Jingles are an essential element of Shurley English.  They not only teach and reinforce important skills and definitions; they help transition students’ brains into a ready-for-learning state of mind at the beginning of class.  Researchers report that the visual sense is responsible for 90% of brain stimulation and that vision and visual memory take up to two-thirds of the brain.  Those findings substantiate how educational posters can truly assist students’ learning.

It’s easy to get overwhelmed with items on your classroom to-do list, especially if you wait until the last minute.  So, get Shurley English Jingle Posters on your mind and either purchase them or start creating them.  Either way, they serve as an effective learning tool all year long! 

Comment /Source

Jamie Geneva

Jamie Geneva is the Senior National Consultant at Shurley Instructional Materials and is a seasoned subject matter expert in the realm of English Language Arts.  Her career with the company began during the days of the Shurley Method binder, which was pre-1st Edition, and has spanned across three decades.  Over the years, her various roles have included teacher, presenter, state representative, consultant, manager, and most recently, a Shurley English Digital Assistant.  You might not recognize her face, but her voice could certainly sound familar.  That’s because she’s recorded Jingles, Q&A Flow Sentences, and other Shurley English content for many, many years. 

Jamie and her husband, Garret, live in the foothills of eastern Oklahoma. She loves spending quality time with her family, traveling, reading, cooking, and staying connected on social media.

Ms. Geneva received her B.S. degree in Elementary Education and her M.Ed in Public School Administration from Northeastern State University in Tahlequah, OK. 

Sensory-Based Activities for Spelling

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As you approach the end of your instructional year, it’s time to pull out all the stops. It's a great time to reinforce the skills your students have learned throughout the year. Here are several cool ways to have some spelling fun:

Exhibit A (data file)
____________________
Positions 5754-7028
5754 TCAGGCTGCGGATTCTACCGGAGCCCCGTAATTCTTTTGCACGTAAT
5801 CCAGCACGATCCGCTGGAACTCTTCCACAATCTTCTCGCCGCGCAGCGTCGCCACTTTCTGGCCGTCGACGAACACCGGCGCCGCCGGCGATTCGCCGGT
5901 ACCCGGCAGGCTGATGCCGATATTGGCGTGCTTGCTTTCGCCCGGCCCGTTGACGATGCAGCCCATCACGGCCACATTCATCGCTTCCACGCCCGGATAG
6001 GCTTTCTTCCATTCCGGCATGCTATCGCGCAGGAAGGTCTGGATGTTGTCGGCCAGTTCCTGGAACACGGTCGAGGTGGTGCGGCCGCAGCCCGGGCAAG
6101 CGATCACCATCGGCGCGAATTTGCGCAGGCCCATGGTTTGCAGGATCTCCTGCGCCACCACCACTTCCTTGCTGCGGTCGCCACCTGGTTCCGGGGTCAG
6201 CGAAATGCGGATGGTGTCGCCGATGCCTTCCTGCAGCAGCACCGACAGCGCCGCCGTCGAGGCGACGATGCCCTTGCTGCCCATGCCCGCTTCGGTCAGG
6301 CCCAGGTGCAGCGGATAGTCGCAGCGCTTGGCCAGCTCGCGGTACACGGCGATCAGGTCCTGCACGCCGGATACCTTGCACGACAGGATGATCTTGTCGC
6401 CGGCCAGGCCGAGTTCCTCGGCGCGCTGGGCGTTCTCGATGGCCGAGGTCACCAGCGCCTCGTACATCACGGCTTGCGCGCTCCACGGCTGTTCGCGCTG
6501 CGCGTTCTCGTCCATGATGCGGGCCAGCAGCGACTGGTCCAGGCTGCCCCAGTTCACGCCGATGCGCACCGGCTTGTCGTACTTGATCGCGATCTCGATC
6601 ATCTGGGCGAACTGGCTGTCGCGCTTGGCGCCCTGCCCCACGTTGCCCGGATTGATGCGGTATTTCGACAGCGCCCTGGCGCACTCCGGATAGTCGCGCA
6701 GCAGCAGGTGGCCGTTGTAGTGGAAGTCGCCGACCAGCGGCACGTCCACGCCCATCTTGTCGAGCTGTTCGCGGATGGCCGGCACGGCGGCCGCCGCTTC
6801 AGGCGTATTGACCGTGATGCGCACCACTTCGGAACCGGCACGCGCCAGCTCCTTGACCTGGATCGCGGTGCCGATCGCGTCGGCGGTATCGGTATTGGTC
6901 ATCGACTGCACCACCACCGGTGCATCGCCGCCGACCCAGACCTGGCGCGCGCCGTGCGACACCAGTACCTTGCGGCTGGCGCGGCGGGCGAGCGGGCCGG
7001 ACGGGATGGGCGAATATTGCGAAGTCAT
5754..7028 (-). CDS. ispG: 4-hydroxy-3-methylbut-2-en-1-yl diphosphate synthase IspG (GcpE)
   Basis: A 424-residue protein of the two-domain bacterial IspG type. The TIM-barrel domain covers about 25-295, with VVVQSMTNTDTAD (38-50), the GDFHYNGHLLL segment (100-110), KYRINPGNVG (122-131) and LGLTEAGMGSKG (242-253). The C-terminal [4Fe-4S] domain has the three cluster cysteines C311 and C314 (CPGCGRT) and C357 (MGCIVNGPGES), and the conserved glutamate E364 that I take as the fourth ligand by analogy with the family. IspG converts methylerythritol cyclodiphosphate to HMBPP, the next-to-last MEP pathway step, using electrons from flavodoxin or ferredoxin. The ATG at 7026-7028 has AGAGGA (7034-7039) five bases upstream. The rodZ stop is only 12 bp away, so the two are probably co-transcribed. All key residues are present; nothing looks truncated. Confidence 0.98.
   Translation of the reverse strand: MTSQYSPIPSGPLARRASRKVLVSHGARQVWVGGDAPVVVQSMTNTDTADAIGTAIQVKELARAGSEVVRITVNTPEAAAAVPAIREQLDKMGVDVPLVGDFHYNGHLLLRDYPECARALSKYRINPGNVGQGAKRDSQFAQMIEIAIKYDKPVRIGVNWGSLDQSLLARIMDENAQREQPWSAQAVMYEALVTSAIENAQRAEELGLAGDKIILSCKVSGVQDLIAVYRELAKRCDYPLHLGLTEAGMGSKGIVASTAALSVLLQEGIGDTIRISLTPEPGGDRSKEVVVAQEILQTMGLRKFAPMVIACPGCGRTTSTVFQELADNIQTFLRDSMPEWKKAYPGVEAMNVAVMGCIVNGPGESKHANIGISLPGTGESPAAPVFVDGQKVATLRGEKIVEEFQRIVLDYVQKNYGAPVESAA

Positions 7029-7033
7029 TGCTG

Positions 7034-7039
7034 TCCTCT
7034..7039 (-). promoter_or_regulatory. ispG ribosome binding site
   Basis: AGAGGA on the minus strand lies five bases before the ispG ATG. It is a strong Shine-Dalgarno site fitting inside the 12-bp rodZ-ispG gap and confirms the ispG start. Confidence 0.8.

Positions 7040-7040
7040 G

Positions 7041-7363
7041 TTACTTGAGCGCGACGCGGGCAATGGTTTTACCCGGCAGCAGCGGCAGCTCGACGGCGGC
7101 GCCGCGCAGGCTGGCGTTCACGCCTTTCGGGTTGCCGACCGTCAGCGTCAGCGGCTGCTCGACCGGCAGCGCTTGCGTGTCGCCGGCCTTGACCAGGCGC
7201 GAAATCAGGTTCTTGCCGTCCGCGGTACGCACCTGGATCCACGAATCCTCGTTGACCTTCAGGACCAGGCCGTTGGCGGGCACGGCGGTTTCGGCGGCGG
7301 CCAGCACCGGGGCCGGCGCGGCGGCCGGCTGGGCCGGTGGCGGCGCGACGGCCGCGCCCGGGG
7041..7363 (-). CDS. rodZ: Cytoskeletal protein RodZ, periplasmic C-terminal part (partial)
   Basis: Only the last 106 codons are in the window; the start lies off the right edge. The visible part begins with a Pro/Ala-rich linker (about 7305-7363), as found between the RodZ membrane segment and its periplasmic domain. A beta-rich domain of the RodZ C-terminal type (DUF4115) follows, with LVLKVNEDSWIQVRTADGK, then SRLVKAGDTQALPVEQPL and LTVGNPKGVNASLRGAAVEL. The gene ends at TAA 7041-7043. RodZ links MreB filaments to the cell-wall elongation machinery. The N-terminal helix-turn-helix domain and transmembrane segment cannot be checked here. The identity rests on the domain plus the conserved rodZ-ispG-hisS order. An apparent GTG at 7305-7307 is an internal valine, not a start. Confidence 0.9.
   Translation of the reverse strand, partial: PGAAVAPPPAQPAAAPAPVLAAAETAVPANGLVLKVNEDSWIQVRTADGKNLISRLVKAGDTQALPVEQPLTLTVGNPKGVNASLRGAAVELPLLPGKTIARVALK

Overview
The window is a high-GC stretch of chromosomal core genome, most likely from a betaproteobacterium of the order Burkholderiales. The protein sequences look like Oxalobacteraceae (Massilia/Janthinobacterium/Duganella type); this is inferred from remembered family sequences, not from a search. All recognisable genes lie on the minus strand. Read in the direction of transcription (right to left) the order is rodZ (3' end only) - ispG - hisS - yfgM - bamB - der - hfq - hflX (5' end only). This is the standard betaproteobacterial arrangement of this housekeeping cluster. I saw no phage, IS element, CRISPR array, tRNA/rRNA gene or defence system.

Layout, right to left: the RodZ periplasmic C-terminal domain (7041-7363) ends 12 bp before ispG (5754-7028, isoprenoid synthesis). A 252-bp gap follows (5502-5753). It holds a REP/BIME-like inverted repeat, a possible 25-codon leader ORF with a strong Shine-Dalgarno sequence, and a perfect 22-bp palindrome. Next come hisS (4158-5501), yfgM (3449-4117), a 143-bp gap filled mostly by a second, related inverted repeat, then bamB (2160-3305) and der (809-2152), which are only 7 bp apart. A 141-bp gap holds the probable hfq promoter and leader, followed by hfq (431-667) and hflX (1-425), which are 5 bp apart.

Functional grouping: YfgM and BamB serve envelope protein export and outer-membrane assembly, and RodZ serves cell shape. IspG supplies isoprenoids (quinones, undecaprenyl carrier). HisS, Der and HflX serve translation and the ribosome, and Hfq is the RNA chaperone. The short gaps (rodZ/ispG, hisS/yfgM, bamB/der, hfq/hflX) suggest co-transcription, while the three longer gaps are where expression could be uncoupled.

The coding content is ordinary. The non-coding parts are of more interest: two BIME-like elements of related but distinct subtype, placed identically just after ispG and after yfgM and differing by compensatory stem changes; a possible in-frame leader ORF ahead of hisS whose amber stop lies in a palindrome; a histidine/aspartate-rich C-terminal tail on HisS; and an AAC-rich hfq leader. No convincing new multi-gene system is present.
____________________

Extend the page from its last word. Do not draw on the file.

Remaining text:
Idea #1: Let Your Fingers Do the Learning

Tactile learners need extra stimulus through their sense of touch. No doubt, you have one or two in your bunch who learn best through touch. You can tap into their strengths by using shaving cream spread thinly on a large, solid, flat surface. Students can practice spelling basic phonemes in the shaving cream by drawing the letter symbols with their fingers in the thin shaving cream covering on the work surface. Sometimes, your kids may exhibit fine motor or gross motor issues—for instance, in their handwriting.


Idea #2: Piping Sounds and Words

Finally, for a completely edible and delicious way to review spelling strategies or phonics concepts, melt some chocolate chips and add a bit of paraffin wax to the mixture. Scoop some chocolate into plastic decorator bags or zip-lock baggies with a small hole cut out of one of the bottom corners. Announce a group of phonemes you want to review, or whole words to spell, and challenge the kids to “squeeze” out chocolate sounds and words onto wax paper. Refrigerate them after the review and enjoy eating them for a tasty and positive morsel of reinforcement!

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By giving your students multiple sensory experiences with various mediums, such as shaving cream, you can review skills in a fun way and also help ease some of their frustration. Don't limit this activity to just sounds; you can have students spell out entire words, too. You can also turn this into a small-group activity and let students take turns.


Supplies Needed:

Shaving cream (foam, not gel)

Chocolate chips

Paraffin wax (the kind used in home canning)

Decorator bags or zip-lock baggies


You can always change-up the sensory activity by utilizing other materials. For example, consider using colored art sand or colored dusting sugar on a large, flat surface. Letting their fingers do the learning and the reviewing can stay with them for a lifetime if you play it up right.

Comment /Source

David Lutz

David, a former classroom teacher, administrator, and self-proclaimed grammar nut, considers the oddities of English vocabulary and grammar his playthings! He received his degrees in elementary education, teaching, and curriculum design from CMU in Fayette, MO, and the University of St. Mary, Leavenworth, KS, respectively. His career has been a colorful collage of experiences in education, ranging from Kindergarten to Adult education and parenting classes.


He and his wife, Marjorie, have been blessed with 30 years of marriage, three grown sons, a cherished daughter-in-law, and the smartest, cutest grandson on the planet! He’s worked for Shurley Instructional Materials, Inc., for over 11 years and loves to help students and their teachers learn to love language and language learning as much as he does.